Please Note: This article is written for users of the following Microsoft Excel versions: 97, 2000, 2002, and 2003. If you are using a later version (Excel 2007 or later), this tip may not work for you. For a version of this tip written specifically for later versions of Excel, click here: Numbers in Base 12.

Numbers in Base 12

by Allen Wyatt
(last updated January 4, 2014)

1

For some professions or hobbies, it may be required to display information in "base 12." For instance, you may need to display the number of dozens of an item, followed by the number of singles of an item. If you had 15 items, for instance, you may want your display to be 1:03.

There are a couple of different ways to approach this problem. The first is to do the math and put together a string that represents the finished numbers. For instance, suppose the original number is in cell B7. In cell C9 you could place the following:

=INT(B7/12) & ":" & RIGHT("00" & MOD(B7,12),2)

In this instance, if B7 contained the number 345, C9 would contain the string 28:09. If you would rather work with straight numbers, you can use the following formula in cell C9:

=INT(B7/12)*100+MOD(B7,12)

In this case, cell C9 would contain 2809, which could be easily displayed in the final format by setting the custom number format for the cell as 0":"00.

Regardless of which approach you choose, you should know that you won't be able to use the results in any mathematical functions. The information displayed is done so solely for that purpose—display.

ExcelTips is your source for cost-effective Microsoft Excel training. This tip (2540) applies to Microsoft Excel 97, 2000, 2002, and 2003. You can find a version of this tip for the ribbon interface of Excel (Excel 2007 and later) here: Numbers in Base 12.

Author Bio

Allen Wyatt

With more than 50 non-fiction books and numerous magazine articles to his credit, Allen Wyatt is an internationally recognized author. He  is president of Sharon Parq Associates, a computer and publishing services company. ...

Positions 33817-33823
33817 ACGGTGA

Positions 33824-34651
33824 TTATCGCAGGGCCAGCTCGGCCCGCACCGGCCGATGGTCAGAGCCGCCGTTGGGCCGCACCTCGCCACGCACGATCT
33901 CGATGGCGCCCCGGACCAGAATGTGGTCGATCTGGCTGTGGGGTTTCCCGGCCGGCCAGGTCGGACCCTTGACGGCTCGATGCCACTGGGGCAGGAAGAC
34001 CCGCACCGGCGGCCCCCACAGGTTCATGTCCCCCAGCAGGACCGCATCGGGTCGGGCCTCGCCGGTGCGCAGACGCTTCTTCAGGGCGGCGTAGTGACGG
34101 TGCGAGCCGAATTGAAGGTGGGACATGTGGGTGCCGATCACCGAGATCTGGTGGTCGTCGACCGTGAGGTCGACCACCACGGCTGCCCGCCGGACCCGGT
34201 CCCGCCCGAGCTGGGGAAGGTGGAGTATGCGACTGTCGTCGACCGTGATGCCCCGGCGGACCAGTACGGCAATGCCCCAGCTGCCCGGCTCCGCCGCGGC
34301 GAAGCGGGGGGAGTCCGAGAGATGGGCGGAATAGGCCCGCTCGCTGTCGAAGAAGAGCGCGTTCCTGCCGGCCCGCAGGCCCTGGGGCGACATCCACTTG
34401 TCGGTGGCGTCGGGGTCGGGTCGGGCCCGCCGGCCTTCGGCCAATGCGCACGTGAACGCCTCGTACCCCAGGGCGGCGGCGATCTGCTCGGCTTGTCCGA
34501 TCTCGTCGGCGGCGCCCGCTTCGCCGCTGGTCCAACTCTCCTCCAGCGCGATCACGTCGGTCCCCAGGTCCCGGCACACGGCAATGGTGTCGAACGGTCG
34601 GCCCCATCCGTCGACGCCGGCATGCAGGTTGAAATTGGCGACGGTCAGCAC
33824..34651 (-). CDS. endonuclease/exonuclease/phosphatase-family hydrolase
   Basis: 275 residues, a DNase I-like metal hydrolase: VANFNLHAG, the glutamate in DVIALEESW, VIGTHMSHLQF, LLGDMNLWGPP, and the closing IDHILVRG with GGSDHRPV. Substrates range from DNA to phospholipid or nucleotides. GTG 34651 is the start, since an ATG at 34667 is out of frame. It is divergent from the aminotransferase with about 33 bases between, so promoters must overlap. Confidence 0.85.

MORE FROM ALLEN

Merge and Center Not Available

What are you to do if you are trying to format a worksheet, only to find out that one of the tools you need is not available? ...

Discover More

Changing the Size of a Drawing Object

Documents are often made up of more than just text. If you have drawing objects in your document, you will doubtless need to ...

Discover More

Proper Comparisons for Dates in Merge Fields

How Word merges a data source with a document is controlled by merge fields. In those fields you may want to compare dates to ...

Discover More

Professional Development Guidance! Four world-class developers offer start-to-finish guidance for building powerful, robust, and secure applications with Excel. The authors show how to consistently make the right design decisions and make the most of Excel's powerful features. Check out Professional Excel Development today!

More ExcelTips (menu)

Selecting Random Names

Got a tone of names from which you need to select a few random names? There are several ways you can extract what you need; ...

Discover More

Calculating Fractions of Years

When working with dates and the relationship between dates, Excel provides a variety of worksheet functions that may prove ...

Discover More

Understanding Functions

The heart of any formula you put together in Excel is worksheet functions. This tip introduces you to worksheet functions and ...

Discover More
Subscribe

FREE SERVICE: Get tips like this every week in ExcelTips, a free productivity newsletter. Enter your address and click "Subscribe."

View most recent newsletter.

Comments

If you would like to add an image to your comment (not an avatar, but an image to help in making the point of your comment), include the characters [{fig}] in your comment text. You’ll be prompted to upload your image when you submit the comment. Images larger than 600px wide or 1000px tall will be reduced. Up to three images may be included in a comment. All images are subject to review. Commenting privileges may be curtailed if inappropriate images are posted.

What is two minus 2?

2014-08-25 15:05:04

Eric Richards

95 in the top formula gives 7:11

=BASE(95;12;4)
gives 007B (B in Hexadecimal is 11)


This Site

Got a version of Excel that uses the menu interface (Excel 97, Excel 2000, Excel 2002, or Excel 2003)? This site is for you! If you use a later version of Excel, visit our ExcelTips site focusing on the ribbon interface.

Newest Tips
Subscribe

FREE SERVICE: Get tips like this every week in ExcelTips, a free productivity newsletter. Enter your address and click "Subscribe."

(Your e-mail address is not shared with anyone, ever.)

View the most recent newsletter.